For example, Novus Ordo parishes now offer the so-called vocation of "Permanent Deacon" by which a Novus Ordo Catholic can get a salary or "stipend" for showing up and getting vested and conducting ceremonies that take the place of priests. The whole concept has the unmistakable aspect of Protestantism about it. Traditionally, in the Western Church a deacon is a man  on the way to becoming a priest, and it's a temporary designation as one of the steps along the way:  (minor orders) Porter, Lector, Exorcist, Acolyte; (major Orders) Subdeacon, Deacon, Priest. And a Deacon then who doesn't become a Priest is one who left the path for whatever reason, not because it was some kind of "career option." Furthermore, so-called Permanent Deacons I have known I have found to be conspicuously ignorant of important Church doctrines and generally far too materialistic in their outlook.

    Certainly there are some gainful occupations that can be more beneficial to the Church and God's glory in the world, but in many cases a Catholic only has occasional opportunities to do or say something that is helpful that way. It seems to me that every occupation presents a kind of balancing act for the Catholic, in which he must always have in mind the avoidance of sin and the doing of morally upright acts. 
    .
    In our present time, worldiness and the activism of morally impure people have been encroaching on our daily lives to the degree that it is more and more challenging to pursue a career without having to suffer setbacks or loss of advancement because of our desire and intention to avoid sin and adhere to a Catholic moral code. Therefore the Catholic balancing act is getting more difficult as time goes on.
    .--. .-.-.- ... .-.-.- ..-. --- .-. - .... . -.- .. -. --. -.. --- -- --..-- - .... . .--. --- .-- . .-. .- -. -.. -....- -....- .--- ..- ... - -.- .. -.. -.. .. -. --. .-.-.


    Online JezusDeKoning

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    Re: Does God care what we do for a living?
    « Reply #8 on: April 05, 2018, 11:53:12 PM »
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  • .
    Well, finally I outstripped the new and improved time limit!
    .
    .
    While it might be possible God's answer to prayer could be a "nudge" in the direction of a certain gainful occupation for a Catholic, usually when we say "vocation" it refers to God's calling us into the religious life. I have heard several Novus Ordo priests attempt to equate the so-called vocation to married life with vocation to become a sister in a convent or a brother in a priory. This was not the case before Vat.II and consequently it must be a result of the ambiguity and unclean spirit of Vat.II.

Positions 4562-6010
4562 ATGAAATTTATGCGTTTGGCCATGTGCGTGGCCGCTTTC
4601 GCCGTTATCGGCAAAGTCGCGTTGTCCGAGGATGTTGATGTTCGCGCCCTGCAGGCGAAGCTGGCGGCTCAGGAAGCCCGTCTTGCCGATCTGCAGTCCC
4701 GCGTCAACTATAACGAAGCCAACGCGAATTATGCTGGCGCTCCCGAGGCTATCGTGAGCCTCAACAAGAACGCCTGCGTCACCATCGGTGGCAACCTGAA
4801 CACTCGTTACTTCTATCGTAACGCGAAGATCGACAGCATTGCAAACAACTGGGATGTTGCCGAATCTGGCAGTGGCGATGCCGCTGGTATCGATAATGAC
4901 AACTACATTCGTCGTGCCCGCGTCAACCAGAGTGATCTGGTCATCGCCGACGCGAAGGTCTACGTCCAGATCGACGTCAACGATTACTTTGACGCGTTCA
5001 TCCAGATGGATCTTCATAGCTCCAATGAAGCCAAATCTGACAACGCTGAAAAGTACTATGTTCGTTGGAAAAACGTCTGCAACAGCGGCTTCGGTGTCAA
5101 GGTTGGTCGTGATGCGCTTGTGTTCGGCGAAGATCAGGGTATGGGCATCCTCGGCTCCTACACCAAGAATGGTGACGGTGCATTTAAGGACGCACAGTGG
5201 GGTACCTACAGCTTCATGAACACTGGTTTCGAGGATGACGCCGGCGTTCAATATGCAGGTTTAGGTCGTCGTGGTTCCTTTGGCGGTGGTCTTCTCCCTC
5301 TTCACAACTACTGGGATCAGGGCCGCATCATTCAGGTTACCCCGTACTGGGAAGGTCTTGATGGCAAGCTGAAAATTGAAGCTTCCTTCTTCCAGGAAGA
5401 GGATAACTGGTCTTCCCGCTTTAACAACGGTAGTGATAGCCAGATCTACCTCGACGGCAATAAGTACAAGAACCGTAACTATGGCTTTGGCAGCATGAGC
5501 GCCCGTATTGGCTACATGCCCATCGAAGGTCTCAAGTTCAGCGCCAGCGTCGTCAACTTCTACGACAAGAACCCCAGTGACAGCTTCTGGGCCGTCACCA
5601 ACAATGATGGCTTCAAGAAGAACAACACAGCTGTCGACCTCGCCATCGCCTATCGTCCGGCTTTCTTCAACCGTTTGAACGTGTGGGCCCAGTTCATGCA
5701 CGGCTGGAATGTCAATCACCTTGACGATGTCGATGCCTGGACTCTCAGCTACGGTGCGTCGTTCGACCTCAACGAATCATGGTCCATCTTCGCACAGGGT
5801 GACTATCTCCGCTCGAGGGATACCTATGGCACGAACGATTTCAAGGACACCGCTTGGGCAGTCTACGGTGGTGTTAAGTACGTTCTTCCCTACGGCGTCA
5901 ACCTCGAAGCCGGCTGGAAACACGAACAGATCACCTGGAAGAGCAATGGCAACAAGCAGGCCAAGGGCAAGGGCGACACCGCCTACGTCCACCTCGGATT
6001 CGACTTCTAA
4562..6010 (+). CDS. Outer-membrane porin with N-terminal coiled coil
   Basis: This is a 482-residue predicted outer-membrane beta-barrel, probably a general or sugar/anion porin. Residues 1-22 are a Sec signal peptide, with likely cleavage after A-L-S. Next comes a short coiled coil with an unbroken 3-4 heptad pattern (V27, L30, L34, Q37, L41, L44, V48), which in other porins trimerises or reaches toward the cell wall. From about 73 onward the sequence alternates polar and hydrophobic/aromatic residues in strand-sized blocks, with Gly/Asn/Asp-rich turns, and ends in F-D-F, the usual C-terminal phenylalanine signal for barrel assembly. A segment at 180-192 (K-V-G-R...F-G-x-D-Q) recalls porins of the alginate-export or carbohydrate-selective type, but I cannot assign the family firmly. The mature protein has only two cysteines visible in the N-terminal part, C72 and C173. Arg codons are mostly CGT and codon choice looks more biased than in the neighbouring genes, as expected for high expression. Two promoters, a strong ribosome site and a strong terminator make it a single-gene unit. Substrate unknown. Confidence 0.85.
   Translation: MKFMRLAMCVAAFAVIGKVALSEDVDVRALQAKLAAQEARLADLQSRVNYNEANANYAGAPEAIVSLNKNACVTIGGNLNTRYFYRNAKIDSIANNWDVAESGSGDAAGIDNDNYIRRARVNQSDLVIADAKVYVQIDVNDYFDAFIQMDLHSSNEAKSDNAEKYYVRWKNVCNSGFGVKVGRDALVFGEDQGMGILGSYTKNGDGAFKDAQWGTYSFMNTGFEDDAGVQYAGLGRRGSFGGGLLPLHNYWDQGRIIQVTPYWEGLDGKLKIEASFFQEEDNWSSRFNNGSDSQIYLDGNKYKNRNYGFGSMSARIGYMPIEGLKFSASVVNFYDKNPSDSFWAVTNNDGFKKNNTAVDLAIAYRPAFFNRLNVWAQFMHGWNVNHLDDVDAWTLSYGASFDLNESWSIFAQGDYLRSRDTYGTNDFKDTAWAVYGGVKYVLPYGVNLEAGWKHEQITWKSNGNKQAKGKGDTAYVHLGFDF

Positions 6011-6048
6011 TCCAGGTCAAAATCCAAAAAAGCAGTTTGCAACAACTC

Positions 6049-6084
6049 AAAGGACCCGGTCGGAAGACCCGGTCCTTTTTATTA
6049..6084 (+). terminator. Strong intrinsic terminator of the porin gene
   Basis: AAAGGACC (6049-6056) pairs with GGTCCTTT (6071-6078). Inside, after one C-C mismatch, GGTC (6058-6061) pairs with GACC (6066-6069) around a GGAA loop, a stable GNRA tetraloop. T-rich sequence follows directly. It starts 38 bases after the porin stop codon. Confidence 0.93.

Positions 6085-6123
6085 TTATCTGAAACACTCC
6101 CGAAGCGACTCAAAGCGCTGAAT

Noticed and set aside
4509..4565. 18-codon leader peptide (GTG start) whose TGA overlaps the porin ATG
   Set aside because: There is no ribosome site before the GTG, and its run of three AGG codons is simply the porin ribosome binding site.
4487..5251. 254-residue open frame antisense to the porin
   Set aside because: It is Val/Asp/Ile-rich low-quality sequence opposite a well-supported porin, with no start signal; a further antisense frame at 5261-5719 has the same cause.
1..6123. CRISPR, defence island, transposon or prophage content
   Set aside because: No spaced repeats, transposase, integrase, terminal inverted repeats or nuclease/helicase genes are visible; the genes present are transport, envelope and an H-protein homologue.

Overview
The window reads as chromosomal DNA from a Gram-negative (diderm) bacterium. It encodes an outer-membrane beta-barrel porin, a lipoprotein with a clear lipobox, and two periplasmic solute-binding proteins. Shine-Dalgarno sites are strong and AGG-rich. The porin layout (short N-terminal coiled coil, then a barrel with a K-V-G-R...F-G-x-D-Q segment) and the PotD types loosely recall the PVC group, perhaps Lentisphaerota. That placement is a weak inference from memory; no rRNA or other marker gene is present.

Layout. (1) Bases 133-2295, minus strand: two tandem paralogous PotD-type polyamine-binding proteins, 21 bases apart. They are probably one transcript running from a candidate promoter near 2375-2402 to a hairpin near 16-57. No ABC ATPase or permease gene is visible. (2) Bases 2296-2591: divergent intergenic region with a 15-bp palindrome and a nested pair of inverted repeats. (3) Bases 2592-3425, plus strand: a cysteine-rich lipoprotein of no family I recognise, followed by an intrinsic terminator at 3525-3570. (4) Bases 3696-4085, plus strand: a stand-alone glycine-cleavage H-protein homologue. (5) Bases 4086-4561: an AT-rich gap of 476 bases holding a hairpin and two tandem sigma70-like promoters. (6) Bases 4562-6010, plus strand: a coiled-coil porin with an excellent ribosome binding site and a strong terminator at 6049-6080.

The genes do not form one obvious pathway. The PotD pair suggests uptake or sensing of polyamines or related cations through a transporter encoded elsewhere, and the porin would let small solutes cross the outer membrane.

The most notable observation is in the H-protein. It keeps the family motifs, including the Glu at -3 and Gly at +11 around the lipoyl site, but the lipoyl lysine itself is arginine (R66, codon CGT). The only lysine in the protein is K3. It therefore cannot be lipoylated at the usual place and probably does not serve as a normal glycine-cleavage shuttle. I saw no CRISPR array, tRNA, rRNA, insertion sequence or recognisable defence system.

.
    For example, Novus Ordo parishes now offer the so-called vocation of "Permanent Deacon" by which a Novus Ordo Catholic can get a salary or "stipend" for showing up and getting vested and conducting ceremonies that take the place of priests. The whole concept has the unmistakable aspect of Protestantism about it. Traditionally, in the Western Church a deacon is a man  on the way to becoming a priest, and it's a temporary designation as one of the steps along the way:  (minor orders) Porter, Lector, Exorcist, Acolyte; (major Orders) Subdeacon, Deacon, Priest. And a Deacon then who doesn't become a Priest is one who left the path for whatever reason, not because it was some kind of "career option." Furthermore, so-called Permanent Deacons I have known I have found to be conspicuously ignorant of important Church doctrines and generally far too materialistic in their outlook.

    Certainly there are some gainful occupations that can be more beneficial to the Church and God's glory in the world, but in many cases a Catholic only has occasional opportunities to do or say something that is helpful that way. It seems to me that every occupation presents a kind of balancing act for the Catholic, in which he must always have in mind the avoidance of sin and the doing of morally upright acts.
    .
    In our present time, worldiness and the activism of morally impure people have been encroaching on our daily lives to the degree that it is more and more challenging to pursue a career without having to suffer setbacks or loss of advancement because of our desire and intention to avoid sin and adhere to a Catholic moral code. Therefore the Catholic balancing act is getting more difficult as time goes on.
    The Byzantines have the same thing, though. The new idea of permanent deacons in Western Christianity is something very much taken from the East, where the diaconate is not seen as a stepping stone, but rather a possibly permanent office. 
    Tío Samuel, ven pa 'aca

    Offline Last Tradhican

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    Re: Does God care what we do for a living?
    « Reply #9 on: April 06, 2018, 09:58:43 PM »